Leadership is a young field according to Ronald Hiefetz, the definitions are not agreed upon, the underlying building blocks have not been vetted. Nonetheless, it seems to be an important factor in getting things done when facing wicked and systemic problems.
I have yet to give up on Heiftez’s definition of leadership. Leadership is about the ability to mobilize people and resources for the common good. Assuming this is true, we can move away from leadership characteristics, and instead focus on the hard work of getting things done in environments where we have to adapt, review our core values and move forward together.
So now the question I’m pondering on is which competencies (applications of critical skills) matter. Deloitte argues that we should move away from 40 point complicated competency models and just focus on what it takes to get things done. I agree.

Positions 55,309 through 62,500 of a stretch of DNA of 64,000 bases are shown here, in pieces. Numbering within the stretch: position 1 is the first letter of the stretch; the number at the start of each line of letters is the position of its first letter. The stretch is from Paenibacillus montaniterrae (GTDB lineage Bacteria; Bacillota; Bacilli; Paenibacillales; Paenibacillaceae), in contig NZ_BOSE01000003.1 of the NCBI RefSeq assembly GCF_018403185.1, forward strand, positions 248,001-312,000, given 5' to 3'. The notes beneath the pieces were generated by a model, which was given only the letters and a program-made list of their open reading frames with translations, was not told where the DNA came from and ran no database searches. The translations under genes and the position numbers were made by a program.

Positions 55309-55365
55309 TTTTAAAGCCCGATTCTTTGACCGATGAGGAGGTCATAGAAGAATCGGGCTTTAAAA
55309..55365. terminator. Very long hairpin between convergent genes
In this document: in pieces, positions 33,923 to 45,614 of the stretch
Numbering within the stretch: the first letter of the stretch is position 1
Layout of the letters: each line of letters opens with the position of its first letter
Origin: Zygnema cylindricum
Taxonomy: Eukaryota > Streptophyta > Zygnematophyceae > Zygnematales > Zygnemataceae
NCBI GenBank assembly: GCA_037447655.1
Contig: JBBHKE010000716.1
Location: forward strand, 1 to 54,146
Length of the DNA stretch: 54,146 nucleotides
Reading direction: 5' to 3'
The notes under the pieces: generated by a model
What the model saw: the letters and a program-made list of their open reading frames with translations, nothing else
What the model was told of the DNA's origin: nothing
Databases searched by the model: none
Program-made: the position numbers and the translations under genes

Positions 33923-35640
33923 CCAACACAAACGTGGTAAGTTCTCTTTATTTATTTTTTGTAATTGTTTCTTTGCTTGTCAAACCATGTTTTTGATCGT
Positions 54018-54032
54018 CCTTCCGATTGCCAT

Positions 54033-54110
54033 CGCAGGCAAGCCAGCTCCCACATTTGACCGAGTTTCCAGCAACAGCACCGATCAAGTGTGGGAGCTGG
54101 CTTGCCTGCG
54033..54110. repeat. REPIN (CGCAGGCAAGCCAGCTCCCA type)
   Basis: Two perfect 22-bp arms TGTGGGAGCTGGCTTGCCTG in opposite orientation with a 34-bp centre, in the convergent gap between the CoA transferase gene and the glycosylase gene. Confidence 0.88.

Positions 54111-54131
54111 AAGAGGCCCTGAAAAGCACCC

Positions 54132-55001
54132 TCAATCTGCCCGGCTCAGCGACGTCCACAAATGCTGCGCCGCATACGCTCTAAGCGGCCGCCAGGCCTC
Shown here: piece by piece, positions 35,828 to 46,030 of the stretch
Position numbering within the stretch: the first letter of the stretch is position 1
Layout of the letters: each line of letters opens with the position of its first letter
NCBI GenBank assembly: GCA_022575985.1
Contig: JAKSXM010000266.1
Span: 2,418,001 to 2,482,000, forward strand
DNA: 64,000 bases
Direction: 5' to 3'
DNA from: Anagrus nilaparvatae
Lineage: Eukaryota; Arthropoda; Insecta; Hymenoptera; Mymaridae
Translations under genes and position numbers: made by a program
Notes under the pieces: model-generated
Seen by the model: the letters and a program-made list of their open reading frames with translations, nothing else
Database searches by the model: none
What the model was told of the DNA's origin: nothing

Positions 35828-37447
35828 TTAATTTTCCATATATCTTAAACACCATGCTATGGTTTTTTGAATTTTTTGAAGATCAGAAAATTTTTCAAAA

See their framework below.
Do you think this covers the critical capabilities needed for international development work? Are any capabilities missing?
If I had to replace one of these I would replace inspire others to take action.
I think getting others to take action is more about facilitation and negotiation capabilities than charisma or discovering what is in it for others. Often an important factor is peoples confidence in themselves. Many challenges are protracted, they have a history of failure behind them that can not be ignored no matter how inspiring the alternatives. It’s this history that makes people seem ‘un-inspirable’ and stuck. In these situations, trust, credibility and consistency and self-confidence seem to matter more.
What would you change in Deloitte’s model?